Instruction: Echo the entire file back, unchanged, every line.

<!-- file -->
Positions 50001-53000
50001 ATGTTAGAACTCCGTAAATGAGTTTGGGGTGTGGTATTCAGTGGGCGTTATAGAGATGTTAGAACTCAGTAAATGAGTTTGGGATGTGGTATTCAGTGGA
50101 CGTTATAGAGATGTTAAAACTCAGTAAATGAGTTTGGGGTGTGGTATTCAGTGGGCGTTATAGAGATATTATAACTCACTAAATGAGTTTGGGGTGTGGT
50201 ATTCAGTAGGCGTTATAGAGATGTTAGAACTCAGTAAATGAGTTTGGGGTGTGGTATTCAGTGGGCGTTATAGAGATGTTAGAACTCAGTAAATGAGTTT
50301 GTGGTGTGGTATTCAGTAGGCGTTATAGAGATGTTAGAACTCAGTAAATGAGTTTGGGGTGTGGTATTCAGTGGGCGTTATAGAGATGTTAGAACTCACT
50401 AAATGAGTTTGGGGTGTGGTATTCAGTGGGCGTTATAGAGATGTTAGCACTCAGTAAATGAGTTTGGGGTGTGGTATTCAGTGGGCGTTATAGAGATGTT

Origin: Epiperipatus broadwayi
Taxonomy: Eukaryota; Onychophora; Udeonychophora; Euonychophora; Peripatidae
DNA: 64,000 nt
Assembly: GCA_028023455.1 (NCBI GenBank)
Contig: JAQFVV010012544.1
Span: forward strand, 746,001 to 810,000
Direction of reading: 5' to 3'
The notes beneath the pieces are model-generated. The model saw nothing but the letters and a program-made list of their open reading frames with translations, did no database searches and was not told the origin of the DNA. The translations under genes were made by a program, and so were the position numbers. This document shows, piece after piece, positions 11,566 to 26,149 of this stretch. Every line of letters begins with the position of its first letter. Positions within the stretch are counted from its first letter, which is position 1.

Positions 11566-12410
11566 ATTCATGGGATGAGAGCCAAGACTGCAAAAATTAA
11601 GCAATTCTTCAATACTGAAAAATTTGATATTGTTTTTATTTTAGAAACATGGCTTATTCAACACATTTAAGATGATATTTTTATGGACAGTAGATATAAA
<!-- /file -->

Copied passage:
Positions 50001-53000
50001 ATGTTAGAACTCCGTAAATGAGTTTGGGGTGTGGTATTCAGTGGGCGTTATAGAGATGTTAGAACTCAGTAAATGAGTTTGGGATGTGGTATTCAGTGGA
50101 CGTTATAGAGATGTTAAAACTCAGTAAATGAGTTTGGGGTGTGGTATTCAGTGGGCGTTATAGAGATATTATAACTCACTAAATGAGTTTGGGGTGTGGT
50201 ATTCAGTAGGCGTTATAGAGATGTTAGAACTCAGTAAATGAGTTTGGGGTGTGGTATTCAGTGGGCGTTATAGAGATGTTAGAACTCAGTAAATGAGTTT
50301 GTGGTGTGGTATTCAGTAGGCGTTATAGAGATGTTAGAACTCAGTAAATGAGTTTGGGGTGTGGTATTCAGTGGGCGTTATAGAGATGTTAGAACTCACT
50401 AAATGAGTTTGGGGTGTGGTATTCAGTGGGCGTTATAGAGATGTTAGCACTCAGTAAATGAGTTTGGGGTGTGGTATTCAGTGGGCGTTATAGAGATGTT

Origin: Epiperipatus broadwayi
Taxonomy: Eukaryota; Onychophora; Udeonychophora; Euonychophora; Peripatidae
DNA: 64,000 nt
Assembly: GCA_028023455.1 (NCBI GenBank)
Contig: JAQFVV010012544.1
Span: forward strand, 746,001 to 810,000
Direction of reading: 5' to 3'
The notes beneath the pieces are model-generated. The model saw nothing but the letters and a program-made list of their open reading frames with translations, did no database searches and was not told the origin of the DNA. The translations under genes were made by a program, and so were the position numbers. This document shows, piece after piece, positions 11,566 to 26,149 of this stretch. Every line of letters begins with the position of its first letter. Positions within the stretch are counted from its first letter, which is position 1.

Positions 11566-12410
11566 ATTCATGGGATGAGAGCCAAGACTGCAAAAATTAA
11601 GCAATTCTTCAATACTGAAAAATTTGATATTGTTTTTATTTTAGAAACATGGCTTATTCAACACATTTAAGATGATATTTTTATGGACAGTAGATATAAA